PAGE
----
The Fairfield Terrace neighborhood on Fort Wayne's south side was built in the World War II era and soon became one of Fort Wayne's many stable areas for raising a family.
Trouble is, after all those years, the streets in the neighborhood didn't stay so stable.
Monday morning, members of the street department chose one of them, Burns Boulevard, to announce the city's annual commitment to maintaining and improving neighborhood thoroughfares.
The boulevard, a neglected cousin of other neighborhood boulevards, was initially built as a gravel street, said Shan Gunawardena, public works director, after a news conference outlining $24 million in improvements throughout the city's residential areas.
Since then, he said, the boulevard was periodically maintained with a chip-and-seal roadbed. But the street has had so many layers of paving that it drains water into residents' yards, a problem exacerbated by the lack of sidewalks.
Now, the city plans to bid a project for an asphalt street with sidewalks and curbs that will maintain the park-like strip but provide more stability, Gunawardena said. Construction should begin next year, he said.
“I'm encouraged that we're in position to move forward with several neighborhood infrastructure improvements,” Mayor Tom Henry said in a statement. “We're coming together as a community to ... begin important construction work that will move Fort Wayne and our neighborhoods forward.”
This marks the seventh straight year with more than $20 million in neighborhood projects. But Gunawardena said funding improvements have proved more challenging. With the coronavirus pandemic and its stay-at-home orders, gasoline-tax collections have been reduced and income tax and property tax revenues are expected to decline or be delayed in some cases, he said.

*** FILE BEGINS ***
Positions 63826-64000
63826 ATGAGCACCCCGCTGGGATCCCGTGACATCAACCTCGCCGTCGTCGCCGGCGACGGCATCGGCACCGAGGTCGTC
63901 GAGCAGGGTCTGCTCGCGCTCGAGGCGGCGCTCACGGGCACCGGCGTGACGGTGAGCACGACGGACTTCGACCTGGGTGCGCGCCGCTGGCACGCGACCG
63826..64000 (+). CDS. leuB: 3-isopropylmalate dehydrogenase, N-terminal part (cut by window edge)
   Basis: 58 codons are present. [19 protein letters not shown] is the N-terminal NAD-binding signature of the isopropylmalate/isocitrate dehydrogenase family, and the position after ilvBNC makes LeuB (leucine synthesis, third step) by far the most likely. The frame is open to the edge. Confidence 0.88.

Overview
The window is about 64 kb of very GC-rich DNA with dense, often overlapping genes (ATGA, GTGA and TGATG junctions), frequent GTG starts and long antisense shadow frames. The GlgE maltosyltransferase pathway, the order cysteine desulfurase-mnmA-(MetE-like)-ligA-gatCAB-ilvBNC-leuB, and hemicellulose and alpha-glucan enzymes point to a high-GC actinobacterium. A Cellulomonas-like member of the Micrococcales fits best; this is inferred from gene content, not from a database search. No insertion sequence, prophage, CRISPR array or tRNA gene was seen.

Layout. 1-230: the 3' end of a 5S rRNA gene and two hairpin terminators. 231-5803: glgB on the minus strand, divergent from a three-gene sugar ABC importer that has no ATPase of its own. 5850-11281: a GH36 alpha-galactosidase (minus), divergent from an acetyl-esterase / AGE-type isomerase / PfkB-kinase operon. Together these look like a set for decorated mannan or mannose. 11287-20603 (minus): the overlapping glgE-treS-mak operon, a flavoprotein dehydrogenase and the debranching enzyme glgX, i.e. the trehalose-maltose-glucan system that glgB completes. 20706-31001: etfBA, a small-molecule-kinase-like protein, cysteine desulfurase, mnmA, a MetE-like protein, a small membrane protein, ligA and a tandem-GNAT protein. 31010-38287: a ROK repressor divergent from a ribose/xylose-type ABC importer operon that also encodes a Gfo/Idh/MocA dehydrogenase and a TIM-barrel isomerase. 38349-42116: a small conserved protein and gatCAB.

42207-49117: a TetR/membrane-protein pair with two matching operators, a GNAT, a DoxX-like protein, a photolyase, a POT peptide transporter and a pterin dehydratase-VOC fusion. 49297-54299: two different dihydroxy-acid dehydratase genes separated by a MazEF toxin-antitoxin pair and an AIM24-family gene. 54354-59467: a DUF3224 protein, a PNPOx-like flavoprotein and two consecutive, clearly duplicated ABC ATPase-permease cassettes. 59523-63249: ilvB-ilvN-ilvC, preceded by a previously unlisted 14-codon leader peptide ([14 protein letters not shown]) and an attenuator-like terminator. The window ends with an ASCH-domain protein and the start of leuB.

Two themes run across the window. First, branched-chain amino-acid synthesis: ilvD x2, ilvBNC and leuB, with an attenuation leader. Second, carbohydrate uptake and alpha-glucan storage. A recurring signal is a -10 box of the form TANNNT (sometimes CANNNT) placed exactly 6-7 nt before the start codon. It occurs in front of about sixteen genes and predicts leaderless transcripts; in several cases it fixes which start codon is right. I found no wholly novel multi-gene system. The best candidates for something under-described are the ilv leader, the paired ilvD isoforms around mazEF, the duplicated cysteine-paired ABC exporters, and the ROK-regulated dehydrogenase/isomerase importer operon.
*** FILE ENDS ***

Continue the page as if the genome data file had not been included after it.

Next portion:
And the construction season also got off to a late start, Gunawardena said. But work is planned for 100 neighborhoods, he said. It includes paving, concrete street reconstruction, bridge replacements, sidewalk repairs and construction and trail improvement.
Among the projects:
• Street work on Hobson Road from Coliseum Boulevard to Stellhorn Road, Goshen Avenue and Maplecrest Road
• Concrete repairs in Glenwood Park, Tanbark Trails, Springwood-Orchard Woods, Aspen Village and Greater McMillen Park
• Twenty-five miles of paving on streets including Burns Boulevard, Ardmore Avenue, Kinnaird Street, Pettit Avenue, Dartmouth Drive, Executive Drive, Dupont Road east of Coldwater Road, North Clinton Street, South Anthony Boulevard and Webster Street
• Continuing bridgework on East State Boulevard over the Bullerman Drain, the start of construction for the Van Buren Street Bridge and the beginning of design work for the Bluffton Road Bridge, which recently had a weight-limit reduction
• Alley reconstruction in the Pettit-Rudisill, Spy Run, West Central and Hoagland Masterson neighborhoods
• Construction of two miles of the Beckett's Run Trail and a trail connection from St. Joe Center Road to Wheelock Road
• New sidewalks along Carew Street and Tillman, Hessen Cassel and Washington Center roads
• Sidewalk repairs in the Oxford, Chandlers Landing, New Glenwood, Monarch Park, Mount Vernon Park, Covington Reserve, Avalon, Abbey Place and the Anthony Wayne Community neighborhoods
• New curb ramps in Tartans Glen, Woodland Lakes, Valley Park Forest, Nebraska, Kern Valley, Fairfield Terrace/Belmont and Eastside Community neighborhoods and others.
The projects are following through on a 2013 framework set by Henry's bipartisan Fiscal Policy Group. Since then, $204 million has been allocated for neighborhood projects.
Additional projects are in the planning stages but could not be confirmed Monday because of coronavirus funding considerations, Gunawardena said. He declined to provide a number for projects, saying they depended on the funding supply.
But a bright spot, Gunawardena said, is that bids have been coming in at less than expected as contractors seek to line up jobs now that coronavirus restrictions are being lifted.
Betsy Yankowiak, Fairfield Terrace Section B Neighborhood Association president, said the Burns Boulevard project will restore the street from South Calhoun Street to Fairfield Avenue and the sidewalks will be installed at the expense of the city, not residents.
“That's a big help,” she said.